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why; he was just expected to obey. He therefore prepared to kill his son. But God intervened at the last minute and told Abraham he did not really have to kill him. And for Jews, Christians, and Muslims, Abraham’s willingness to obey God at all costs, even the life of his son, is seen as a model of good behavior. This understanding of morality is called Divine Command Ethics. Under Divine Command Ethics, something is moral or immoral, right or wrong, simply because God commanded or prohibited it. So if God gives different commands to different people, the same action can be right for some of them and wrong for others. Killing your child, for example, is normally bad, because God forbids murder in the Ten Commandments. But when God tells Abraham to kill his son, it becomes the right thing for Abraham to do. Related to ideas about morality are ideas about punishment and recompense. In the Ancient Near East, violating the king’s commands was often punished by a fine, so breaking a law created a debt owed to the king. Monotheistic traditions apply this idea to breaking God’s laws. Thus, sin – violating God’s rules – creates a debt that the sinner must pay. The standard payment in the Hebrew Bible is a sacrifice – the destruction of something valuable, usually an animal. In ancient Judaism, the debts owed for small sins were paid with the sacrifice of small animals such as doves, and larger sins were paid by killing larger animals such as rams. The understanding of sin and recompense as based on debt and payment is evident in Christianity and Islam, as well. Jesus’ death on the cross, according to most Christian churches, was the sacrifice required to make up for human sinfulness. And in both traditions, people must pay their debt for sins through suffering in the afterlife. The Qur’an frequently warns people to obey God now because they will find out what they have “earned” in the afterlife. We are told, “The earners of sin shall be recompensed for what they have earned.” (6:120) While Divine Command Ethics may seem obvious to those who have grown up with the Bible or the Qur’an, there are other ways of understanding questions of right and wrong or good and evil. In Zoroastrianism, as well as in Indian and Chinese traditions, right actions are those that reflect the inherent order of the universe, and wrong actions are misguided attempts to violate that order. As we saw above, the Zoroastrian principle of order in the universe is known as asha. Asha is seen as the inherent law of the universe, at once balanced, equitable, and, above all, orderly. It applies equally to all. Attempts to go against the law are doomed to failure. As such, asha is also truth and righteousness. Violations of asha are druj: falsehood, disorder, evil. Asha is etymologically related to the Sanskrit term rita, which carries the same range of meanings. In Hindu scripture, rita is the cosmic law, “The Force” in Star Wars terminology. Wisdom entails recognizing this truth and living in accordance with it. Although both asha and rita are sometimes represented as deities and some schools of Hindu thought teach that a supreme God is responsible for order, still there is no concept in Zoroastrian or Hindu thought of divine punishment for transgressions or violations of the cosmic order. Instead, this cosmic order itself automatically punishes the transgressor. In Zoroastrian thought, transgressors will suffer in the afterlife until resurrection. In Hindu thought transgressors will suffer in subsequent lifetimes until they recognize the truth. Rebirth into a lower status as a result of violations of rita, or into a higher status as a result of living in accordance with rita, results automatically, in accordance with laws of cause and effect known as karma. Actions in accordance with the cosmic truth bring positive effects; actions that violate the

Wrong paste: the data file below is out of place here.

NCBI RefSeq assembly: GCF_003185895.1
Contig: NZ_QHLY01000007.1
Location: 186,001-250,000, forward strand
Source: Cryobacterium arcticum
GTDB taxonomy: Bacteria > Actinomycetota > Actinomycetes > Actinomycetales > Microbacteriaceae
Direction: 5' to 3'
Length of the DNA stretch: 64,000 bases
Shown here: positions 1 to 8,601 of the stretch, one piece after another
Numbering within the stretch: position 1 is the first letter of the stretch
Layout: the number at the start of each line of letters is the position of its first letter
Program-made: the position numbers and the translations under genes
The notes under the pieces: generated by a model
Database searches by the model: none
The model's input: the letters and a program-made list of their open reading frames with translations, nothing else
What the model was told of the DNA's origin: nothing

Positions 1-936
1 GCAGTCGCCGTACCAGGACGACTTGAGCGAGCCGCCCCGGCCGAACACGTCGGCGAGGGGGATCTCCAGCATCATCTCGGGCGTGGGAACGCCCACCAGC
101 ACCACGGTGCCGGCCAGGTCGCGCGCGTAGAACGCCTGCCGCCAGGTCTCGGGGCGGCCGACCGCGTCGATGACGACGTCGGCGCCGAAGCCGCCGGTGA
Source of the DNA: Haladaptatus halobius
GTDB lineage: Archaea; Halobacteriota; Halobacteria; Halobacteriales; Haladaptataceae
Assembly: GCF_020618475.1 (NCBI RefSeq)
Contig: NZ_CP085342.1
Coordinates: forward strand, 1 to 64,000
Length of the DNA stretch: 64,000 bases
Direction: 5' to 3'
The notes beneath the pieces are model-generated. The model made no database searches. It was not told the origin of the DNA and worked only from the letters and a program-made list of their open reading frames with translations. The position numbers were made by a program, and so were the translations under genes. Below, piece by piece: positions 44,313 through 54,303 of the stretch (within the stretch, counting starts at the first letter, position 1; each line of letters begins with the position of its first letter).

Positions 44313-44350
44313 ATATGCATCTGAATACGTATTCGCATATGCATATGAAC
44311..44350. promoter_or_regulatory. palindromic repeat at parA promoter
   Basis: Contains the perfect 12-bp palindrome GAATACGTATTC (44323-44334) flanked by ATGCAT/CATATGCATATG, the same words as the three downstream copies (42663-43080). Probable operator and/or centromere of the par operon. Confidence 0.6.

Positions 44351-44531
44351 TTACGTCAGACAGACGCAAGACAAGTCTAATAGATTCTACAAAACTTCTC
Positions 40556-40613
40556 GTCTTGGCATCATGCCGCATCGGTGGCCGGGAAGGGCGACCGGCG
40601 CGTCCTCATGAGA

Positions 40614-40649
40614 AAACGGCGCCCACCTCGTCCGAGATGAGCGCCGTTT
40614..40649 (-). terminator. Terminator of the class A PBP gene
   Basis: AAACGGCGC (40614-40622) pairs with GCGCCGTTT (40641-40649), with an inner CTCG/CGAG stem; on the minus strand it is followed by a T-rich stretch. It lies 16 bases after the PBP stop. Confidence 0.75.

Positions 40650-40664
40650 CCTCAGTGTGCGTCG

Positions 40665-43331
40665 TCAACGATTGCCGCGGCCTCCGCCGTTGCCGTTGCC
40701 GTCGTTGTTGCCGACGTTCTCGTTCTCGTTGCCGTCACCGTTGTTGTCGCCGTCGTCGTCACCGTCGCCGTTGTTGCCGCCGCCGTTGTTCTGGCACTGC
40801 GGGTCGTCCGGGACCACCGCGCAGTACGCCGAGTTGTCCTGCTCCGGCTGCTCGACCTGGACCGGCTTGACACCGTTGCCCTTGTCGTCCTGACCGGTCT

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cosmic order bring negative effects. Although some traditions hold that gods can assist people in their efforts, ultimately people are responsible for their own destinies. In Chinese thought, the concept of the inherently orderly working of the universe is known as Tao, “the Way.” As we shall see in Chapter 8, Tao is a much broader concept than asha, rita, and karma. It is Ultimate Reality; it is the source of all that is. It is inexpressible in words, but it is knowable in actions. Still, it is the basis of morality. Living in accordance with Tao is right; violations of “the Way” are wrong and, again, ultimately futile.